In Germany, pinot is called spatburgunder.  In my experience, these aren’t typically wines of great distinction, but are interesting and quite approachable.  Pinot is one of the parents of South Africa’s hybrid pinotage, which is gaining some momentum here due to a rise in quality imports.  We’ve also recently discovered some pinot from New Zealand that is worthy of praise.  At quick glance, then, it seems pinot noir can grow almost anywhere.  But the best environment for pinot involves warm days, cool evenings, lots of fog and a great deal of talent and patience in the vineyards.

Now, with this finicky grape, you really get what you pay for.  If you spend ten bucks on pinot, expect a light, fruity wine reminiscent of Kool-Aid at best, cough medicine at worst.  If you spend a bit more, you earn a little depth and complexity.  One you cross the twenty-five dollar threshold, there is a dramatic improvement.  It’s an unfortunate but very real part of life with this spectacular but variable grape.

Pinot Noir

It’s also important to note: this grape is probably the truest expression of terroir.  That is, these wines are completely different depending on from where they came.  In northern California, look for mostly fruit forward, elegant wines with soft, silky tannins.  In central and southern Cali pinot is heftier, more robust, spicy and even sometimes a bit sweet.  In Oregon, pinot is more delicate and subtle, driven by earth tones and hints of tea leaf and truffle.  New Zealand’s versions are known for their minerality and high acidity.  In France, all the best components come together to create wines of amazing depth and distinction.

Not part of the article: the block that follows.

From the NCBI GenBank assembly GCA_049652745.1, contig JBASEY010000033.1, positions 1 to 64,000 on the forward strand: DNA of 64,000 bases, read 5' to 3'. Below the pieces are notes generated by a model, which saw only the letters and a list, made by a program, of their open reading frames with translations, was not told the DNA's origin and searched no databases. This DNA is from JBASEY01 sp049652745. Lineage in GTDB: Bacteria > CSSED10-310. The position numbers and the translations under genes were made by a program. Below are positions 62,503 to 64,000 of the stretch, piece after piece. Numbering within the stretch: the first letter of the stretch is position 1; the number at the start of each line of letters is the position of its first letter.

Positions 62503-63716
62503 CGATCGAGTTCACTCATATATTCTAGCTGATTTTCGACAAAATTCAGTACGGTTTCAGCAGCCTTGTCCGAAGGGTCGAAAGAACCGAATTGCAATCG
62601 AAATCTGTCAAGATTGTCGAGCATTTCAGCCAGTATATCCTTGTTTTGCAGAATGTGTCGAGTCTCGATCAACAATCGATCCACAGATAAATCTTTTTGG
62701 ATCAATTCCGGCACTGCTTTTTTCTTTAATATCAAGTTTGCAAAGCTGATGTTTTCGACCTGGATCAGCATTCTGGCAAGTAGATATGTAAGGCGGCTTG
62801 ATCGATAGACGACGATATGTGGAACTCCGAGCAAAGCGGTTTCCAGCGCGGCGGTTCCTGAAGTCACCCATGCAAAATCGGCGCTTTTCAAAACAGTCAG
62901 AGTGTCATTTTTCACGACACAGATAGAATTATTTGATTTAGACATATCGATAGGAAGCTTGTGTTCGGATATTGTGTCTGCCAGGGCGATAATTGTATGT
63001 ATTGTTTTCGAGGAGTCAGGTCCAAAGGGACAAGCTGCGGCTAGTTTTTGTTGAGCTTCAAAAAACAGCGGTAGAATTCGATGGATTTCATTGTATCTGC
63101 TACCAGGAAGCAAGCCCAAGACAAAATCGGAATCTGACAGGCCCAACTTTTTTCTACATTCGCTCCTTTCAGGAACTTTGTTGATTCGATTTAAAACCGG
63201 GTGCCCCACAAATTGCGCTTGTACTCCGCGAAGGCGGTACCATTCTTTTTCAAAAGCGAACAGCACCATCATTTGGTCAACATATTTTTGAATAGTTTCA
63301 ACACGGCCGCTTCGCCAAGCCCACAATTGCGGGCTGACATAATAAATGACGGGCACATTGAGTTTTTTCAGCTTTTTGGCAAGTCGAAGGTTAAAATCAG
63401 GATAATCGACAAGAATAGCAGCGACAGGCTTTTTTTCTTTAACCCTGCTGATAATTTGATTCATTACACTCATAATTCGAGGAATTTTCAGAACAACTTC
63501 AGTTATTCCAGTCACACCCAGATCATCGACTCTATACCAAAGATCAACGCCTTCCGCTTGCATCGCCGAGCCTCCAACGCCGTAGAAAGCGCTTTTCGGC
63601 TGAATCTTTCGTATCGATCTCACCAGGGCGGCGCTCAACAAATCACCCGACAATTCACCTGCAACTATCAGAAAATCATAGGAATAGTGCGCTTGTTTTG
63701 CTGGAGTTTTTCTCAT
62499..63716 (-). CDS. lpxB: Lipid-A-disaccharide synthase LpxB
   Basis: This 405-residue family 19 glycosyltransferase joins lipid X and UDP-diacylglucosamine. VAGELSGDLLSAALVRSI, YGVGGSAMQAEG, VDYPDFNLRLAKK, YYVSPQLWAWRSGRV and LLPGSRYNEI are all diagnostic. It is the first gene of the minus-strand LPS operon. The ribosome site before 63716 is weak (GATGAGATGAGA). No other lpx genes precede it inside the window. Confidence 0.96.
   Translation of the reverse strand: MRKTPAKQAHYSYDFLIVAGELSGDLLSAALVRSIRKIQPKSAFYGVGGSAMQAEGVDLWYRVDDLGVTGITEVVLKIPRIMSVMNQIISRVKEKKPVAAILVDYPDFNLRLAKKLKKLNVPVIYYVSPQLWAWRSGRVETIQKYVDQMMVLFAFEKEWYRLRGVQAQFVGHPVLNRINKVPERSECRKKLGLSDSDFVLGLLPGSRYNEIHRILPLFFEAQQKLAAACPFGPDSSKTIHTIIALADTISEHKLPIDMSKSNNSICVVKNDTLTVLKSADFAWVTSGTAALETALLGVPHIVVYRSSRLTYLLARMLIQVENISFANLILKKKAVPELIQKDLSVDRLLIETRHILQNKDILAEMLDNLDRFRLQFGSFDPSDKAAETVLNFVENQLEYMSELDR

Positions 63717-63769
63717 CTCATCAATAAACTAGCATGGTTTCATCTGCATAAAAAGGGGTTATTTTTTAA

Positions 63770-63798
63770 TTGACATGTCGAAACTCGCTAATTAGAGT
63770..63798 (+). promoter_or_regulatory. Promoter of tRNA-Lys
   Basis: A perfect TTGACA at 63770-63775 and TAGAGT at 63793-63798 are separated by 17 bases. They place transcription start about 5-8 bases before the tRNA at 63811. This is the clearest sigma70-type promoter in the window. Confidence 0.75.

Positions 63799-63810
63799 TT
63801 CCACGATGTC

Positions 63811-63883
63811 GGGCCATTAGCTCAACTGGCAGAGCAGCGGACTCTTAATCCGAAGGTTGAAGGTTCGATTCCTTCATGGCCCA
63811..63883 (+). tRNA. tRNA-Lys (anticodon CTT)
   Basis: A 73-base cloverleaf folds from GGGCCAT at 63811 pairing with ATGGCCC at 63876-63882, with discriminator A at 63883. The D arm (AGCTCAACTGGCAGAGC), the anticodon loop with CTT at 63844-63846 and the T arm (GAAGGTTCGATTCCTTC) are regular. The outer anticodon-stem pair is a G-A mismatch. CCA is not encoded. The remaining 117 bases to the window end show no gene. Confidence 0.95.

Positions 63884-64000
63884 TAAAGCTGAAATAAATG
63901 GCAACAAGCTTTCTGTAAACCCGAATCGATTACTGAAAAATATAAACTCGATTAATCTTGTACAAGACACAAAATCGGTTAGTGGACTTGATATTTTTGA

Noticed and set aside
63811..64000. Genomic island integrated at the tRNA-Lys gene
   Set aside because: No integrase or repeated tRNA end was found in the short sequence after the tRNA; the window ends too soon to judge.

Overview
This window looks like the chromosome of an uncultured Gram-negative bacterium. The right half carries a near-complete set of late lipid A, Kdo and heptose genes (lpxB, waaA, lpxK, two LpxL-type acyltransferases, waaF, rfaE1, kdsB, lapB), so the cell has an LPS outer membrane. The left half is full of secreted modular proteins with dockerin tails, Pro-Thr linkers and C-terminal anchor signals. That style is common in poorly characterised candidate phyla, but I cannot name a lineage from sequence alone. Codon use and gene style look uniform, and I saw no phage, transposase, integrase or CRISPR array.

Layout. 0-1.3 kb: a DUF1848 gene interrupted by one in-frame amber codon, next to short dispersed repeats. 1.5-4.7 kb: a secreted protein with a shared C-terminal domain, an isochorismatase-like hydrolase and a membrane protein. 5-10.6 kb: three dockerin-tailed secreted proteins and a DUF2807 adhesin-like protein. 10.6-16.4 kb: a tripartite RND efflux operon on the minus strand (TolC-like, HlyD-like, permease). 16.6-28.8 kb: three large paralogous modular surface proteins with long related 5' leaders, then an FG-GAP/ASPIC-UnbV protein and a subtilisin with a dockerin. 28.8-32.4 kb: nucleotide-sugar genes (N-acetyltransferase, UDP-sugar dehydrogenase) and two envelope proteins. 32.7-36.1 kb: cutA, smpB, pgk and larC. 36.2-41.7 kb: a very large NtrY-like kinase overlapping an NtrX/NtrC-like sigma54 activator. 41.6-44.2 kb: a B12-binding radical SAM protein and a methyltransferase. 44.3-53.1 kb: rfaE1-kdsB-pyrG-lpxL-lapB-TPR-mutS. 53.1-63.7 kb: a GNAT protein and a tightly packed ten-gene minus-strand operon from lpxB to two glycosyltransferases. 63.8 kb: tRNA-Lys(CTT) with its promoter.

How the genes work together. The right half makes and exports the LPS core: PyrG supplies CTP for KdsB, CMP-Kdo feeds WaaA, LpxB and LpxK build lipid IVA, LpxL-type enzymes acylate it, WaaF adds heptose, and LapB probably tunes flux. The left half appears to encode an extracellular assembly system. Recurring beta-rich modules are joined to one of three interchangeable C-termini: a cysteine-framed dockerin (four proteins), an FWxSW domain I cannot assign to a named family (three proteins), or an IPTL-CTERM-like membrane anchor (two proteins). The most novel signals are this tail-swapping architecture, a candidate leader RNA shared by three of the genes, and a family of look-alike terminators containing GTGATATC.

Pinot is probably a sommelier’s favorite grape as it is the most versatile wine for pairing with food.  Its low tannins, high acidity, and elegant balance make it the perfect match for many cuisines.  Its best counterparts include meatier seafoods like swordfish or salmon, pasta, duck, and of course, anything with mushrooms.


  • $10-15: Angeline, Cartledge & Brown, Gunther Schlink, Oyster Bay
  • $15-30: Saint Gregory, Byron, Melville, Maysara, Coopers Creek, Sineann, Luca, Capiaux Cellars, Cashburn
  • $30-60: Merry Edwards, Louis Jadot Beaune Clos du Ursules, Ata Rangi, Domaine Serene Evenstad, Patz & Hall Hyde Vineyard, Loring Clos Pepe
  • $60-100: Domaine Louis Latour Corton Grancey, Domaine Faiveley Gevrey Chambertin, Kosta Browne, Martinelli
  • Before you die: Domaine Romanée-Conti
Posted in Food, Reviews, Wine, Wine Sales | Leave a comment

Dear Customer Part 13

Dear Customer,
I get that you want sweet wine that tastes like Welch’s. And I understand you don’t care. At all. But seriously. Asking me which of Barefoot or Yellow Tail Moscato is better is like asking a butcher who deals with prime cuts of beef from grass fed cows which can of spam you should buy.